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EU to accept concessions, end RICs probe - report

EU anti-trust regulators plan to accept revised Thomson Reuters proposals to end an investigation into whether its control over its financial instrument codes was anti-competitive, Reuters said on Monday.

In a report from Brussels, it said two people familiar with the matter who were not from inside Thomson Reuters said the decision meant the company would not be penalised and the investigation would be dropped.

The EU Commission had expressed concern that Thomson Reuters may have abused its dominant position in financial data by preventing customers from using Reuters Instrument Codes to get data from rivals and cross-reference them.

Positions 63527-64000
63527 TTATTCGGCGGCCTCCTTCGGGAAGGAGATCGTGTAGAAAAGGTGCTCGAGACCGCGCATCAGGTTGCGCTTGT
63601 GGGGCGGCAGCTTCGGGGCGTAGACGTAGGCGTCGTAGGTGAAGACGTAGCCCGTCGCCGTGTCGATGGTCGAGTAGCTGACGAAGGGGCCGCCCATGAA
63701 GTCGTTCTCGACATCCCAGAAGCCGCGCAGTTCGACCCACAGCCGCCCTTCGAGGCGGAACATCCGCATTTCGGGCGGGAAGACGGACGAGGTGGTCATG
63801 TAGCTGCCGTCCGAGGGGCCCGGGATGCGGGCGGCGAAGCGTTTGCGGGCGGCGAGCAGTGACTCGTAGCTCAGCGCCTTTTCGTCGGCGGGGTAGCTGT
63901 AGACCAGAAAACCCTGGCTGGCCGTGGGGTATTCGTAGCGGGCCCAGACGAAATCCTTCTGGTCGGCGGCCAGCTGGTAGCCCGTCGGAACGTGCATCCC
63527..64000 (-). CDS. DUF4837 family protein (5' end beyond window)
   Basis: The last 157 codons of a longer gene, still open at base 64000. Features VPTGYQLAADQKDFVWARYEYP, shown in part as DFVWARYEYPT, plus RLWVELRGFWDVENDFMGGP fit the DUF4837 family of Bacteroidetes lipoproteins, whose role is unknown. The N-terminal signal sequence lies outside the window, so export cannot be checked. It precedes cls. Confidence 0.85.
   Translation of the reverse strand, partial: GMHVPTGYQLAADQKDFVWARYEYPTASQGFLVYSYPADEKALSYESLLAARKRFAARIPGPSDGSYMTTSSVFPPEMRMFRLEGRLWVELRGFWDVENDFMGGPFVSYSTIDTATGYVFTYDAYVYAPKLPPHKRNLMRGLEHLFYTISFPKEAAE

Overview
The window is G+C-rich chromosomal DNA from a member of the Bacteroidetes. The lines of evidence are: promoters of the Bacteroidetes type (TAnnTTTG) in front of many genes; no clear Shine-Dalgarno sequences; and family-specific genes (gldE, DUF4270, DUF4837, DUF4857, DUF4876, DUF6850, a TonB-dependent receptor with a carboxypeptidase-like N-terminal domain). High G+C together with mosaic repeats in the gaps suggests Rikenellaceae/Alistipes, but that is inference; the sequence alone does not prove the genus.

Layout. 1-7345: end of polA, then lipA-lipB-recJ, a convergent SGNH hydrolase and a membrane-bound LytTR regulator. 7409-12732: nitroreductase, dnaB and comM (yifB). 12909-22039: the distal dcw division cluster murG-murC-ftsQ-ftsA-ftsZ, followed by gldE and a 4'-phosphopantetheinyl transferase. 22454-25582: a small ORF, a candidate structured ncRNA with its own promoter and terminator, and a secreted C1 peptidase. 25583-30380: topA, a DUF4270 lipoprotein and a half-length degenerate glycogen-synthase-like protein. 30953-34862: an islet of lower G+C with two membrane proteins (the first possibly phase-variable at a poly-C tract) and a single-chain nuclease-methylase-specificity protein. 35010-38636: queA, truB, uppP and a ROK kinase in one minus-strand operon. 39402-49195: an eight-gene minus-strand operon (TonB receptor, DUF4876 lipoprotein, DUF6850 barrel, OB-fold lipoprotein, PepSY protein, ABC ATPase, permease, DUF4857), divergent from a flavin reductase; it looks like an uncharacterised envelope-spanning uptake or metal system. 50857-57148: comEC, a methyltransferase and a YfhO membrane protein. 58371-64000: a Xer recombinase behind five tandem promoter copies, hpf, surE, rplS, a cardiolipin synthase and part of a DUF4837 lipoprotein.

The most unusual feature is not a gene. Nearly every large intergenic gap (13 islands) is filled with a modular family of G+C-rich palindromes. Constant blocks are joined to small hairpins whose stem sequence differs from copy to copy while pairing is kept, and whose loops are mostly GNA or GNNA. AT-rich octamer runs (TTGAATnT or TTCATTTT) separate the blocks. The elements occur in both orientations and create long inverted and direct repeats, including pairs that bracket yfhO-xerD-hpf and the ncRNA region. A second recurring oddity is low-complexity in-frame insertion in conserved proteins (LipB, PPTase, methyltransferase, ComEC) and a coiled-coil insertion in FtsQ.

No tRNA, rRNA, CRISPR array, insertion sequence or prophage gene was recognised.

The case, opened in October 2009, is part of an effort by EU regulators to ensure traders and other users can get access to financial data at reasonable rates and be able to switch to competing services.

The company has offered various concessions, including lower licence fees for using the codes, that would now be accepted.

The Commission and Thomson Reuters competitors argued that the company’s control of access to RICs to tag stocks, bonds and other financial instruments reduced competition in the market for financial data.

A Thomson Reuters spokeswoman said: “Thomson Reuters has been working closely with the European Commission to come to a mutually acceptable outcome and looks forward to resolving this matter as soon as possible.” ■